This bill, introduced by Sen. Marco Rubio (R-Fla.), Chairman of the Senate Committee on Small Business and Entrepreneurship, and Senator Susan Collins (R-Maine), would allow certain small businesses to take a second forgivable Paycheck Protection Program loan. The bill would make the loan forgiveness process easier for small businesses that originally received less than $150,000. It would also create a $60 billion long term working capital loan program for the industries and businesses most affected by the pandemic. 

Read more about the PPP changes here.

Labor, Health and Human Services, Education and Related Agencies Committee Proposal 

The plan, introduced by the Senate Appropriations Subcommittee on Labor, Health and Human Services, Education and Related Agencies chair Sen. Roy Blunt (R-Mo.), is a grab bag of grants and new programs for a handful of different agencies, including the Department of Labor, the CDC, and the Department of Education. 

Most notably, it includes $105 billion for schools (including a large portion reserved for schools that physically reopen as President Trump has demanded), some $15 billion for childcare, $16 billion for testing, and more than $40 billion for vaccines and Covid-19 research—elements which appear in legislation elsewhere in this list.

Coronavirus Response Additional Supplemental Appropriations Act

Senate Appropriations chair Sen. Richard Shelby (R-Ala.) put forth a $306 billion proposal that would allocate federal money for agriculture, the Food and Drug Administration, the Department of Defense, and the Department of Commerce. While it overlaps in part with the Labor/HHS proposal, it also includes $20 billion for farmers and ranchers and $30 billion for the military, including money to replace funds taken by President Trump to fund his border wall.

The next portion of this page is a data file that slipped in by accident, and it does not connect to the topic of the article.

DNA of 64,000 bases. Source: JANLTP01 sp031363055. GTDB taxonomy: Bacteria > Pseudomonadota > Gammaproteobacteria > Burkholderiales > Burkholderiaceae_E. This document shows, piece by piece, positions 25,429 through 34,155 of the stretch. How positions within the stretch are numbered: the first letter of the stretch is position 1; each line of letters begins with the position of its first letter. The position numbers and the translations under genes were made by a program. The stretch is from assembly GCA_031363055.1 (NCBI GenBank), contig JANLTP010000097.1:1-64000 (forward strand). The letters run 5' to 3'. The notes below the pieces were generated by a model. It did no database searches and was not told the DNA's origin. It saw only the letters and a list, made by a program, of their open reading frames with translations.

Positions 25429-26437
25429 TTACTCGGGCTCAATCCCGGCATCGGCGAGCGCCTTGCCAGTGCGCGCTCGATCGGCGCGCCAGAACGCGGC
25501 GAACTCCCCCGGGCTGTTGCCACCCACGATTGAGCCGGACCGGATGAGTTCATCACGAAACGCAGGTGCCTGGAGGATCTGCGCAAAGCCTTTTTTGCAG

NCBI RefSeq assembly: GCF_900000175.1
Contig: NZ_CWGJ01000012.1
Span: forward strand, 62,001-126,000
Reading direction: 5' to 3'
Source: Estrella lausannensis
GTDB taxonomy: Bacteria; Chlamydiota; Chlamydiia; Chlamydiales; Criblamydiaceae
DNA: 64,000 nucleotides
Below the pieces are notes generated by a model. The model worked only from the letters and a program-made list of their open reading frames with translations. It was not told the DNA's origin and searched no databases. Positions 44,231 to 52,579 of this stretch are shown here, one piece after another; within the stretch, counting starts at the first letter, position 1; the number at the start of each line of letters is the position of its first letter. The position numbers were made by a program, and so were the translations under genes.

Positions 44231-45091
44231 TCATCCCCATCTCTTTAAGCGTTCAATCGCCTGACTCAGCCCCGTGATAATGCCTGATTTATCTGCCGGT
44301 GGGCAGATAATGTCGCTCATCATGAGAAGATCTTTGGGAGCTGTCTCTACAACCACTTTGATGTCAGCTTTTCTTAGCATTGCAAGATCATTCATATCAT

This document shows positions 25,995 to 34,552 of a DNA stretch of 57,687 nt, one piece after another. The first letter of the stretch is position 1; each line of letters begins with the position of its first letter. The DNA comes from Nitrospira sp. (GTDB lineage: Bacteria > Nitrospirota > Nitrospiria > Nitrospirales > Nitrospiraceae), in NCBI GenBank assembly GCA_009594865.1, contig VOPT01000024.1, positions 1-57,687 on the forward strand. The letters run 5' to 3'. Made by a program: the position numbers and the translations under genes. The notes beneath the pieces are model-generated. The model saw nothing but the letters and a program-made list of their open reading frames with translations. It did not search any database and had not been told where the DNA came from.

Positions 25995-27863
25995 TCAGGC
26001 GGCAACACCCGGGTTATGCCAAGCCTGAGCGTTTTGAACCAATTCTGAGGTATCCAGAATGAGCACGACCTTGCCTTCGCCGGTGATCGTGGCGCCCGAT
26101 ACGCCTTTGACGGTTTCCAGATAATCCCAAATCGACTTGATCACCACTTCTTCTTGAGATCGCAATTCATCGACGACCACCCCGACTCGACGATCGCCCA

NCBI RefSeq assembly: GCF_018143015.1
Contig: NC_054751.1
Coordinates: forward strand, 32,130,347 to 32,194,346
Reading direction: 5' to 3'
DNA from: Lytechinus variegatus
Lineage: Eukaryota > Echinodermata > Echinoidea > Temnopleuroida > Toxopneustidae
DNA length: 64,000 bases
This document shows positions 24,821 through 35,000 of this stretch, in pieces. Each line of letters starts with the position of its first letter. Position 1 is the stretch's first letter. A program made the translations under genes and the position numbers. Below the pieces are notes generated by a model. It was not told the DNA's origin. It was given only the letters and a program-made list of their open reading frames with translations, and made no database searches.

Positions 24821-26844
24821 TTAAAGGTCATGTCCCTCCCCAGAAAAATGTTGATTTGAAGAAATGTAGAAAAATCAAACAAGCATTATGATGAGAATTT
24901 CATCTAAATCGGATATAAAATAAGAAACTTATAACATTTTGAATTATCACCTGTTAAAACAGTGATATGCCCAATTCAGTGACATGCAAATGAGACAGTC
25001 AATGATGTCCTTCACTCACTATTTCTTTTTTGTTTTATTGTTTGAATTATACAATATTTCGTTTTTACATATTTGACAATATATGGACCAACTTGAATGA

Time to Rescue United States’ Trusts (TRUST) Act

This bill, introduced by Senator Mitt Romney (R-Utah) in 2019, has been revamped and is suddenly in the spotlight again as part of the GOP stimulus plan. It would set up “Rescue Committees” to study the changes needed to make government trust funds for Social Security and Medicare actuarially solvent over 75 years. Critics say the bill is designed to fast track cuts to Social Security and Medicare by working on plans behind closed doors. Once the Social Security Trust fund is depleted (perhaps as early as 2029 as a result of the Covid recession), payroll tax revenues would only cover about 79% of benefits.

Safely Back to School and Back to Work Act 

Another bill from Senate health and education committee Chairman Lamar Alexander (R-Tenn.), would provide some relief for the most strapped student loan borrowers but would not extend the student loan payment deferral which was included in the CARES Act and is scheduled to expire on Sept. 30th. Read more about that here. 

It would also provide scholarships for K-12 private school students, provide federal support for childcare providers, bulk up the national stockpile of medical supplies, and provide more money for diagnostic testing development and disease tracking. The extra $105 billion also appears in Sen. Alexander’s proposal.

The broad plan also includes the School Choice Act, below. 

School Choice Now Act

This legislation from Sen. Tim Scott (R-S.C.) and Senate Education Committee Chairman Lamar Alexander (R-Tenn.) is included under the umbrella of Sen. Alexander’s health and education proposals. It would provide emergency funding for scholarship organizations, create a new tax credit for contributions to scholarship-granting organizations and allow states to create their own tax credit scholarship programs. It would also shift oversight of education providers to states and away from the federal government.

Restoring Critical Supply Chains and Intellectual Property Act

This bill, introduced by Sen. Lindsey Graham (R-S.C.), aims to shift the production of personal protection equipment (PPE) like masks, gowns, and gloves and other critical medical supplies from China to the United States. It would also have the federal government bulk up its PPE stockpile, with the goal of reaching 100% domestic sourcing in five years, and establish a $7.5 billion tax credit to make sure the United States has enough manufacturing capacity to meet that goal. 

Supporting America’s Restaurant Workers Act

This bill, from Sen. Tim Scott (R-S.C.) would increase the tax deduction for business meals from 50% to 100%.